It seems like almost every article written about the New York Jets‘ quarterback competition between Geno Smith and Mark Sanchez describes it as a “ballyhooed competition.”
According to the Merriam-Webster Online Dictionary, the definition of “ballyhoo” is “a noisy-attention getting demonstration or talk.” The second definition is “flamboyant, exaggerated, or sensational promotion or publicity”
Yes, this quarterback competition between both Smith and the “embattled” Sanchez (that’s another word people like to use) may be a bit ballyhooed by the media, but who is to say that it shouldn’t?
It features a rookie quarterback who had an exceptional college career but is doubted by many to perform at the next level, and a fifth-year quarterback who has been the laughing stock of the Jets and the NFL for the past two years. No wonder it might get a little publicity.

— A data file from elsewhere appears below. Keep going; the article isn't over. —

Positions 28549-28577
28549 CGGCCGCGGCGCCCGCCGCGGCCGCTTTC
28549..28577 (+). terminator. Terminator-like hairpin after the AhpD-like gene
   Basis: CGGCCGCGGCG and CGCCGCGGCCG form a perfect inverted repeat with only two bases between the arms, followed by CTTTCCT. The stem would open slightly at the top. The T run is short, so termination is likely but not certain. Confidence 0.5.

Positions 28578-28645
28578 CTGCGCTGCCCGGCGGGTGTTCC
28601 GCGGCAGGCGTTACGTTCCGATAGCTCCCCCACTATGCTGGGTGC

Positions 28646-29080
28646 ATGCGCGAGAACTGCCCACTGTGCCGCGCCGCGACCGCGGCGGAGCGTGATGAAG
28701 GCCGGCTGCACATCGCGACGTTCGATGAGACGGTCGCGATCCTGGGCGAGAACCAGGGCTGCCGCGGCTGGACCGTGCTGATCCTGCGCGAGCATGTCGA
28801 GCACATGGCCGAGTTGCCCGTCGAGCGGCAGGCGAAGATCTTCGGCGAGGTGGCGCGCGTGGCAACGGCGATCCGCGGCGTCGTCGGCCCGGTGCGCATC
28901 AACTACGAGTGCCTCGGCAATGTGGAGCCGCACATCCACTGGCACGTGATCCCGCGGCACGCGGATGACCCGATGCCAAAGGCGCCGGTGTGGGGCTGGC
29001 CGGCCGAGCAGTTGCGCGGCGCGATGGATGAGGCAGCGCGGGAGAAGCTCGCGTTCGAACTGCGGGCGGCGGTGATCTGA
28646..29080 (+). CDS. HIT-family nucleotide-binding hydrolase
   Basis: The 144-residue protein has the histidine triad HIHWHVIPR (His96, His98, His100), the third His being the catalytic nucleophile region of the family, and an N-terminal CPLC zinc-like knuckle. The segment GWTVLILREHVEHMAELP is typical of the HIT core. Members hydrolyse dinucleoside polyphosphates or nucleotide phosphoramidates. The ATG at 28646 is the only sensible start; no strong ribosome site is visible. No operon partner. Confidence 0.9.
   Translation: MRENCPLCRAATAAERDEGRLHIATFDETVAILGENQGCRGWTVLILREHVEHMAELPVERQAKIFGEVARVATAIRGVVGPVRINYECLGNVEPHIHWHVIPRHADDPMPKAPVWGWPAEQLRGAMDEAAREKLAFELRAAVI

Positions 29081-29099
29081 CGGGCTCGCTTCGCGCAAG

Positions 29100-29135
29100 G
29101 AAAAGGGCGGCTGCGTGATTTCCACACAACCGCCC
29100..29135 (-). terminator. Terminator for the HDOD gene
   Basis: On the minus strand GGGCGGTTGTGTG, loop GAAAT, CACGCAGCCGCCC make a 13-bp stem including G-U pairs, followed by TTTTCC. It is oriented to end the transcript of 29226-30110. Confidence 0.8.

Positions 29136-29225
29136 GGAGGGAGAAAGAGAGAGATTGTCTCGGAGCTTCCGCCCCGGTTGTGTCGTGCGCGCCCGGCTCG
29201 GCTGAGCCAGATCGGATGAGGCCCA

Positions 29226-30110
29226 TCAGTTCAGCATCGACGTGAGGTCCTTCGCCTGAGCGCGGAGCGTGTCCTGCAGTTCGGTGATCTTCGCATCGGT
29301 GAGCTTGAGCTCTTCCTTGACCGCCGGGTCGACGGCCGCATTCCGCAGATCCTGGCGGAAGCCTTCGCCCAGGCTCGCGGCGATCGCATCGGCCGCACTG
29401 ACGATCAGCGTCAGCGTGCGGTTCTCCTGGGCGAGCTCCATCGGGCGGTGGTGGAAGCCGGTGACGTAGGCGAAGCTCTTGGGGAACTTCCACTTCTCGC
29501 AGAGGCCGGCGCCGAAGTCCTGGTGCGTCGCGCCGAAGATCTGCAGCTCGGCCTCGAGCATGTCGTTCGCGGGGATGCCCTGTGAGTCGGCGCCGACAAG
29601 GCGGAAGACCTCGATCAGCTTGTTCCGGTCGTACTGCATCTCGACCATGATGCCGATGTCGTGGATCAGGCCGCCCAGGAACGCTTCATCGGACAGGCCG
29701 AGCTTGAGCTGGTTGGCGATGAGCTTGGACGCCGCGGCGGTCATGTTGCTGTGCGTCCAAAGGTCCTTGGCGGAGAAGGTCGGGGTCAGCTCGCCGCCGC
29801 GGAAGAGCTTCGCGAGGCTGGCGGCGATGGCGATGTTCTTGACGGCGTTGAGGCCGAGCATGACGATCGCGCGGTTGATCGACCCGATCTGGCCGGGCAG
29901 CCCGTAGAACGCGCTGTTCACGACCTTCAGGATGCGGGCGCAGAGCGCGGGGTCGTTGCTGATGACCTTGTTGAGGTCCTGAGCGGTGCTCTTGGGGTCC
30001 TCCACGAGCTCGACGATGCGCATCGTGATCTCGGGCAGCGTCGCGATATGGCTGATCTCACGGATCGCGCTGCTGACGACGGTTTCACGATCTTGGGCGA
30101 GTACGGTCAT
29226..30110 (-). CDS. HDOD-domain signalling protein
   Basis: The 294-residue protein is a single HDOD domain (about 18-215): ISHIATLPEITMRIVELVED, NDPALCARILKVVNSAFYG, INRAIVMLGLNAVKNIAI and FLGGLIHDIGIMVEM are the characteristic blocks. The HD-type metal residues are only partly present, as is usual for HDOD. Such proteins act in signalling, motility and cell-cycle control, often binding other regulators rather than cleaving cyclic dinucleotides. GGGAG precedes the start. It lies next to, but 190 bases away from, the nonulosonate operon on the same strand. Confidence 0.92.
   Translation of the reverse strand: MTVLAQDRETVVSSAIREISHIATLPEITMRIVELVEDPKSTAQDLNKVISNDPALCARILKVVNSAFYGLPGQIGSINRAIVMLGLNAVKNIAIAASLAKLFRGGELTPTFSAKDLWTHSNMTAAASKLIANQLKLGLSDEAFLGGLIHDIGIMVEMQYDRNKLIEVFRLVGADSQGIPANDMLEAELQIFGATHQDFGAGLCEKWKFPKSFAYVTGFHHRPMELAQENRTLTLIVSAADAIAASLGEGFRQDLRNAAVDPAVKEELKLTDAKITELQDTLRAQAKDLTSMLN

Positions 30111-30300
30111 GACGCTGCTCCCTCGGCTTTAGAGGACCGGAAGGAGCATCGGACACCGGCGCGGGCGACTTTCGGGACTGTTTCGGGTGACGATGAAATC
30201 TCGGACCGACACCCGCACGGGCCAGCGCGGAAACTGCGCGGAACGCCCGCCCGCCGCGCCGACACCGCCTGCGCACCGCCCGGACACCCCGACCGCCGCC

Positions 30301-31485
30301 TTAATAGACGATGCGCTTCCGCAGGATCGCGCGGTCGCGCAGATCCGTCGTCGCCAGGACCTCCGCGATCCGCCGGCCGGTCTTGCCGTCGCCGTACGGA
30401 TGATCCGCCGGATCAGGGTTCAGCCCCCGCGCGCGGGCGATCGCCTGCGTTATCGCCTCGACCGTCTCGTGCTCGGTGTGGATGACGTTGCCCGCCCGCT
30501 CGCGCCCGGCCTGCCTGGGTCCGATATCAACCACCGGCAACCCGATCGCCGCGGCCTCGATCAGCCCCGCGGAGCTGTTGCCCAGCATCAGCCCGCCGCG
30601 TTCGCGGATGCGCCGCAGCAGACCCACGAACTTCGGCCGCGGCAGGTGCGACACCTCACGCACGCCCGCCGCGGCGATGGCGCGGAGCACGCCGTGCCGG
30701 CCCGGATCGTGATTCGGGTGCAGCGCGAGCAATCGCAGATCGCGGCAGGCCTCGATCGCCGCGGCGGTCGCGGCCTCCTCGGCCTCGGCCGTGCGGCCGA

My point is this. The media should stop making the point and emphasizing that the “media” is making too much out of this quarterback competition. This is a big deal, especially in New York. Jet fans have wanted a consistent quarterback for quite sometime now, and they are hopefully able to figure it out this season.
Traditionally, the media makes a big deal out of everything, even the most insignificant of storylines that really should not be talked about much at all. When a noteworthy story line such as this comes up, it is worthy to talk about it every day.
“Ballyhooed” is not the right word to describe this quarterback competition, because it is getting just the right amount of attention it deserves. Had Sanchez not been in the mix for the starting spot, and had it not been the circus that is the Jets, maybe the competition wouldn’t get as much publicity, but it does involve all those things.
Therefore, stop calling it ballyhooed — it’s just not right.